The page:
evident that Jupe is both extraordinarily arrogant and that he takes himself with ludicrous seriousness. Witness his extraordinary outburst at the end of his time in the box when he delivered a sub- standard pastiche of Martin Luther King's "I have a dream" - a paean of praise to private enterprise fraud - "I have a vision of a different country - free of cartels, government interference and where competitors will not be able to conspire with government agencies against innovative companies"
This richly comic interlude was only cut short by the judge remarking that Jupe had strayed away from the point.
At no time did Jupe express the slightest regret that his actions had cost investors and creditors several million pounds. It was never his fault rather other people's mistakes or a conspiracy against him because his innovative business threatened that status quo of the whisky industry.
Why not plead guilty?
Watching the trial investdrinks could only wonder why Jupe did not plead guilty. The evidence that he has misled investors was evident and compelling. The initial brochure of April 1993 was full of lies and misrepresentations - neither Jupe nor his partner Daulby, later convicted for fraud over the Cavendish/Hamilton Spirit Management had any of the experience claimed. Nor did they have a source of supply even though they had fixed the price of the casks. It was not until 12th July that Daulby and Leonard Bayliss first met Ricky Christie of the Speyside Distillery and it was not until late August that the first order was placed following an agreement with Speyside. Yet Marshall Wineries had been assuring investors since at least May 1993 that their casks had been selected and bought. Furthermore the whisky finally selected - Speyside to be sold as Grandtully - was completely unknown and untried as the distillery produced its first spirit on 12th December 1990. Jupe can have had no idea of the whisky's potential as none of the Speyside's production had yet passed the three-year mark when it ceases to be just spirit and legally whisky.
A Miserable Failure
Although Jupe was proud that his fraud had turned over £3.8 million during the four year's of Marshall Wineries life ("I think I did rather well"), he can hardly get much satisfaction from contemplating the wreckage of his life. Personally bankrupt. forced to sell the house at 69 Medfleld Street, Roehampton, London after living there for only six months and into which he poured much of the profit from Marshall Wineries. Now at 50 he contemplates a possibly lengthy jail sentence away from his wife and three children. It is highly unlikely, however, that Jupe will admit that he is the architect of his misery.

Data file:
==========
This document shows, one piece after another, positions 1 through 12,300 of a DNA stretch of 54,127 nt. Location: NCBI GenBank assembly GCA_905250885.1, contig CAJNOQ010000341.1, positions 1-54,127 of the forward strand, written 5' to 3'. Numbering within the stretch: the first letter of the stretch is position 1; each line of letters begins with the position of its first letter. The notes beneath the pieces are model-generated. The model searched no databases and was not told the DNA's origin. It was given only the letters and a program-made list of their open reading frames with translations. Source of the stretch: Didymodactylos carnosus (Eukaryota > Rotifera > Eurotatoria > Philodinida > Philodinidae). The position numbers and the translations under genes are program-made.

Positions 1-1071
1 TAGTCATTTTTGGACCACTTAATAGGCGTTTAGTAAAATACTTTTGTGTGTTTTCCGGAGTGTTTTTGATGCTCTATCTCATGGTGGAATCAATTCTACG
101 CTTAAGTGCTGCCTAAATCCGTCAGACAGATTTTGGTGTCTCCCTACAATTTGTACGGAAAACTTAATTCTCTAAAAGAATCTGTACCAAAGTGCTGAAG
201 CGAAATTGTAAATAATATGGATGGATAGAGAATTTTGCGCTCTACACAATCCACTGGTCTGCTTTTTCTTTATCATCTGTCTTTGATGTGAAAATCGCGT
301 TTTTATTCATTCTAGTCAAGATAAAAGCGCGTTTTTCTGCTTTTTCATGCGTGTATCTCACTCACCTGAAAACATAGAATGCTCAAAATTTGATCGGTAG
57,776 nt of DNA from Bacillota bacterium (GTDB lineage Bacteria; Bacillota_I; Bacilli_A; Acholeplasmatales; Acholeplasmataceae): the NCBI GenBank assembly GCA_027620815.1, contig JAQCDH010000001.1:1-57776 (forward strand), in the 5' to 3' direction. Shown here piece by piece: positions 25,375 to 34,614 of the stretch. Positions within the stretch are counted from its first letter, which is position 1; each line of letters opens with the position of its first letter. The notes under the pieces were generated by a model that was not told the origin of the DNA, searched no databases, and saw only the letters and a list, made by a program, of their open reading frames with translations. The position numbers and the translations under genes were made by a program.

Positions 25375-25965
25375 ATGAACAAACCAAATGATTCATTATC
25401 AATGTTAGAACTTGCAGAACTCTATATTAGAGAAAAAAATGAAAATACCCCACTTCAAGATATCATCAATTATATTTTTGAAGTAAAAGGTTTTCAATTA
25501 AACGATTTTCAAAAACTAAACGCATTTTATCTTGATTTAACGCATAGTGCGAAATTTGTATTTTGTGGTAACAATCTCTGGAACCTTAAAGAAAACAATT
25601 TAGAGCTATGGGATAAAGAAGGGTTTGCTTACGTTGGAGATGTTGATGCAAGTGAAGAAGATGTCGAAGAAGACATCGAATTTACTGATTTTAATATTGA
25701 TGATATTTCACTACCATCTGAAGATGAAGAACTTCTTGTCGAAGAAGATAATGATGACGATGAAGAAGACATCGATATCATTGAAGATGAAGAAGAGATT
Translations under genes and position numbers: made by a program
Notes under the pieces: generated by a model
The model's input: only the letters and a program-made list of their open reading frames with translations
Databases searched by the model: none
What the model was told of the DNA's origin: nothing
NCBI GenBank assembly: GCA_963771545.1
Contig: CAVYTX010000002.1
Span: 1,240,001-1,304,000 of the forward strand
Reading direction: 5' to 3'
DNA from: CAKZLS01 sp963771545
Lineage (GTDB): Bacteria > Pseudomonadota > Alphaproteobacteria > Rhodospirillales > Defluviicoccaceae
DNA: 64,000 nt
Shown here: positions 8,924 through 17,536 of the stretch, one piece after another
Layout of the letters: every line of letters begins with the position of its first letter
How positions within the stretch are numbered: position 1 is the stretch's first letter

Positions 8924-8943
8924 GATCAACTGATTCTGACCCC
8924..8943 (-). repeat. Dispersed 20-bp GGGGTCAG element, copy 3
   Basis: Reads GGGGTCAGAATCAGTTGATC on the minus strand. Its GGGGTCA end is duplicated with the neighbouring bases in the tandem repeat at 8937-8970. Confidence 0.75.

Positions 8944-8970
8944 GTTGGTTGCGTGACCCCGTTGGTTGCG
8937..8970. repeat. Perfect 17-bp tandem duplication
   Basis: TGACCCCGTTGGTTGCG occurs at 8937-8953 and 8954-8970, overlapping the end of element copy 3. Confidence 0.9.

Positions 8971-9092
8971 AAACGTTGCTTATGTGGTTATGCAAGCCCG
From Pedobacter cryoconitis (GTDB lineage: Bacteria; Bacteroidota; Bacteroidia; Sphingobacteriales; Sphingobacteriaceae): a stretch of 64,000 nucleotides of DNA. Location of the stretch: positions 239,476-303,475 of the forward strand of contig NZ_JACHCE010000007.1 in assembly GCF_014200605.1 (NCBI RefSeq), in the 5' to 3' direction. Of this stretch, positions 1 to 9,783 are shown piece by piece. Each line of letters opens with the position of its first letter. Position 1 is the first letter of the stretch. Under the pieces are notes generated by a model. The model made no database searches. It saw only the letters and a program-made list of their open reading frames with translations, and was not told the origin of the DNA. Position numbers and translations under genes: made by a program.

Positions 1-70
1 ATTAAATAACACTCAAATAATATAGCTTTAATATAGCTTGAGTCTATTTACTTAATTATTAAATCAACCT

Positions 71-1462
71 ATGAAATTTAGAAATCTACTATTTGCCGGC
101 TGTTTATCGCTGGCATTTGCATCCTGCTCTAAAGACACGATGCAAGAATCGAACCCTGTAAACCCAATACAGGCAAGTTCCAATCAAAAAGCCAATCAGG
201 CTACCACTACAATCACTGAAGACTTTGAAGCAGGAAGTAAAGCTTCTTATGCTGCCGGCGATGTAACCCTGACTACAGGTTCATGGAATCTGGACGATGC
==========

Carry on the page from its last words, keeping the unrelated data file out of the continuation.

Welcome to the 8th issue of Uisge Beatha. Much has happened since our last issue. Stephen Jupe has finally been charged with conspiracy to defraud investors with Marshall Wineries, found guilty and sentenced to 5 years imprisonment. As Neil Collins City Editor of the Daily Telegraph stated in his report on this case the Serious Fraud Office should be renamed the "Simple Fraud Office". Stephen Jupe was an easy target certainly not a sophisticated con man and in the end lost everything. The Big Fish evaded prosecution to defraud investors once again either in the wine scam, the art scam or other schemes.
At last the government is to take action and has proposed a new general offence for fraud which will apply in circumstances where a person dishonestly makes a representation which he knows to be false or misleading or which he is aware might be false or misleading. Quite rightly the idea is to make the law more comprehensible to juries and the general public and make prosecutions more effective.
Let us hope that in the future the SFO will deal promptly and efficiently with con men who persist in making reckless and dishonest statements to induce investors to part with their savings.
In my last newsletter I brought investors attention to Burn Stewart cynical decision to double storage charges. Evidently brokers still pay the old rate. As charges were paid in arrears it has only been in June this year that invoices have been dropping through letter boxes and I have been inundated with quite justifiable complaints. Burns Stewart are now offering to buy back their own Tobermory Single Malt which helped to cause the scam in the first place at £300.00 a Hogshead for 9- 10 year old malt. Now you cannot buy a new full Hogshead for that but because Burns Stewart massively over produced Tobermory the market for 9-10 year old is dire and the best prices I have been able to obtain are £350/375.00 a Hogshead.
I am sick of selling investors malt for such a pittance and I am looking at other ways of dealing with the matter. I am looking at creating a new cask strength blend using Tobermory as one of the ingredients plus some special grain and malt whiskies. To do this properly it needs investment and if anyone would like to help fund this venture please contact me. I won't promise that you will make a fortune but it will be an exciting enterprise and give back Tobermory holders more of their investment than a mere £300.00